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SpottedFrog
« Reply #3 on: May 15, 2008 04:42:09 PM »

Good point Angeltreats! I remember doing spiralss & squares as practice as a kid. I'll add that in but not this second.
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Aislynn
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« Reply #4 on: May 15, 2008 07:14:27 PM »

Oh, something else that people first approaching patterns get freaked out about: the sizing differences.  It's not only disheartening, but frustrating, trying to find your RTW 10 in a pattern line-up and end up halfway between a 16 and an 18.  Being prepared helps.
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« Reply #5 on: June 30, 2008 08:34:43 AM »

Good point Angeltreats! I remember doing spiralss & squares as practice as a kid. I'll add that in but not this second.
I did that too! Now I know how to ease my daughter into sewing with a machine. How old is a good age? She is 8 and very intelligent...but very proud and doesn't take direction well.
I love that I now have the instructions written down and it isn't just something Mom is saying.
She is one of those who loves structure...she will see you as the world's sewing expert who has shown the way.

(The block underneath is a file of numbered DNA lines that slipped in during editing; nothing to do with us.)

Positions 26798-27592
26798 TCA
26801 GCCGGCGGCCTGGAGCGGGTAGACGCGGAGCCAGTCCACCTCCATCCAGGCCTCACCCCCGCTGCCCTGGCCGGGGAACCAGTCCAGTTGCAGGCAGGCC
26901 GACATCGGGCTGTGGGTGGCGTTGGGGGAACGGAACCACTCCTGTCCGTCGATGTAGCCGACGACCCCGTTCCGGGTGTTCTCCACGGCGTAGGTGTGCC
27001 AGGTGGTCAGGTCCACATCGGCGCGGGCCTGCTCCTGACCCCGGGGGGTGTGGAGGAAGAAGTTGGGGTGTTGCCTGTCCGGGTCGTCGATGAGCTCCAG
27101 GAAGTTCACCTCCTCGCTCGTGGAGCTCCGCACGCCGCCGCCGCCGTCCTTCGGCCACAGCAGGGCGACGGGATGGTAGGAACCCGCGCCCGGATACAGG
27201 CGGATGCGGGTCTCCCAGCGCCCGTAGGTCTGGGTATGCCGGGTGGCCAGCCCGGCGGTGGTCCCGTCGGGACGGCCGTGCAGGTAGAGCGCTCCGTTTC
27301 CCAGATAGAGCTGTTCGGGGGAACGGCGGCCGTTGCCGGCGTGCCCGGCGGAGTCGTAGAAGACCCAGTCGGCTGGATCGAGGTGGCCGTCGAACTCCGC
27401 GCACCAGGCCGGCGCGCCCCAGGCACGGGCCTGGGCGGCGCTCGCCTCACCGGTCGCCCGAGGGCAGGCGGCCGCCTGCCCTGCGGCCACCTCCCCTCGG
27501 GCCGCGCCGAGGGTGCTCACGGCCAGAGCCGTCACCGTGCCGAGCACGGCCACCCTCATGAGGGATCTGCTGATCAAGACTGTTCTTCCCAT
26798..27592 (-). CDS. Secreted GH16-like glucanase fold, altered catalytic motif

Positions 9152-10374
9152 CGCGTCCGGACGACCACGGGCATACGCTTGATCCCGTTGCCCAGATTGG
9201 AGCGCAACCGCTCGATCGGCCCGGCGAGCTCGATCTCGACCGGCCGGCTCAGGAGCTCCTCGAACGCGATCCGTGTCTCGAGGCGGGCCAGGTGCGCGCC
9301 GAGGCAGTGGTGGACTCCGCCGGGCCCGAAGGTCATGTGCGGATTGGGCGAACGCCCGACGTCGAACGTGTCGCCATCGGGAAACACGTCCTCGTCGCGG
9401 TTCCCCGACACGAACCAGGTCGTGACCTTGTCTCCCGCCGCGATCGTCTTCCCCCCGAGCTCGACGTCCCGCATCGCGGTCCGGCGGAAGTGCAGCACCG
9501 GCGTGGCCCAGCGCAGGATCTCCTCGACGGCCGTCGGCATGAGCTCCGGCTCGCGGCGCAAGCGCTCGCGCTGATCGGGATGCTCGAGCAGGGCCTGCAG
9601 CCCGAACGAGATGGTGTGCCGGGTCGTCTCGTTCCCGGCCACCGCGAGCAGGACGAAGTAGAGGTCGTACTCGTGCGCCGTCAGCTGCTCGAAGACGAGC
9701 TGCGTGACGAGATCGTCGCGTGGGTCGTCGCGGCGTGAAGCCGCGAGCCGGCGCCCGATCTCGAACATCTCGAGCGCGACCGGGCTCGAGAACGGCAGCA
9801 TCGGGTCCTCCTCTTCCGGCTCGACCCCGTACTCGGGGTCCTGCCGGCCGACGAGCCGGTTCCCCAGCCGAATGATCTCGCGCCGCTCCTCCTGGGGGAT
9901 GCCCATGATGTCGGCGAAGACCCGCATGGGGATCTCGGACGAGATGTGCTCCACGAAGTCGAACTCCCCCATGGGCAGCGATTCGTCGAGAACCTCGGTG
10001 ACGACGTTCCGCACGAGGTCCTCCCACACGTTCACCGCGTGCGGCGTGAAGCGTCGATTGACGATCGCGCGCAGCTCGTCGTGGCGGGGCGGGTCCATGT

You are wonderful for writing all of this out.
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SpottedFrog
« Reply #6 on: June 30, 2008 11:32:34 AM »

Quote
...but very proud and doesn't take direction well.
I have one of those too, she's more likely to want to learn to sew than my older daughter too... sigh.
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pino_i
« Reply #7 on: July 30, 2008 07:38:10 PM »

i love the direction you have given me. i just started sewing and the day i got my very first sewing macchine (on 7/5/08) i started making pillows. i made 4 pillows for my front living room couch and now I'm stumped. i thought f making an apron but didn't know. well now i know. thank you so much  Cheesy Cheesy Cheesy
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dpbluec
« Reply #8 on: August 07, 2008 01:31:30 PM »

One thing my teacher had us do was thread, then sew on scrap - over and over again, with a different stitch type and length each time.  Got used to the buttons and dials and threading with ease really quickly.

Great list by the way - wish I had that a year ago LOL
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KimberlyD
« Reply #9 on: August 18, 2008 07:27:03 AM »

Thank you, This is just what i needed!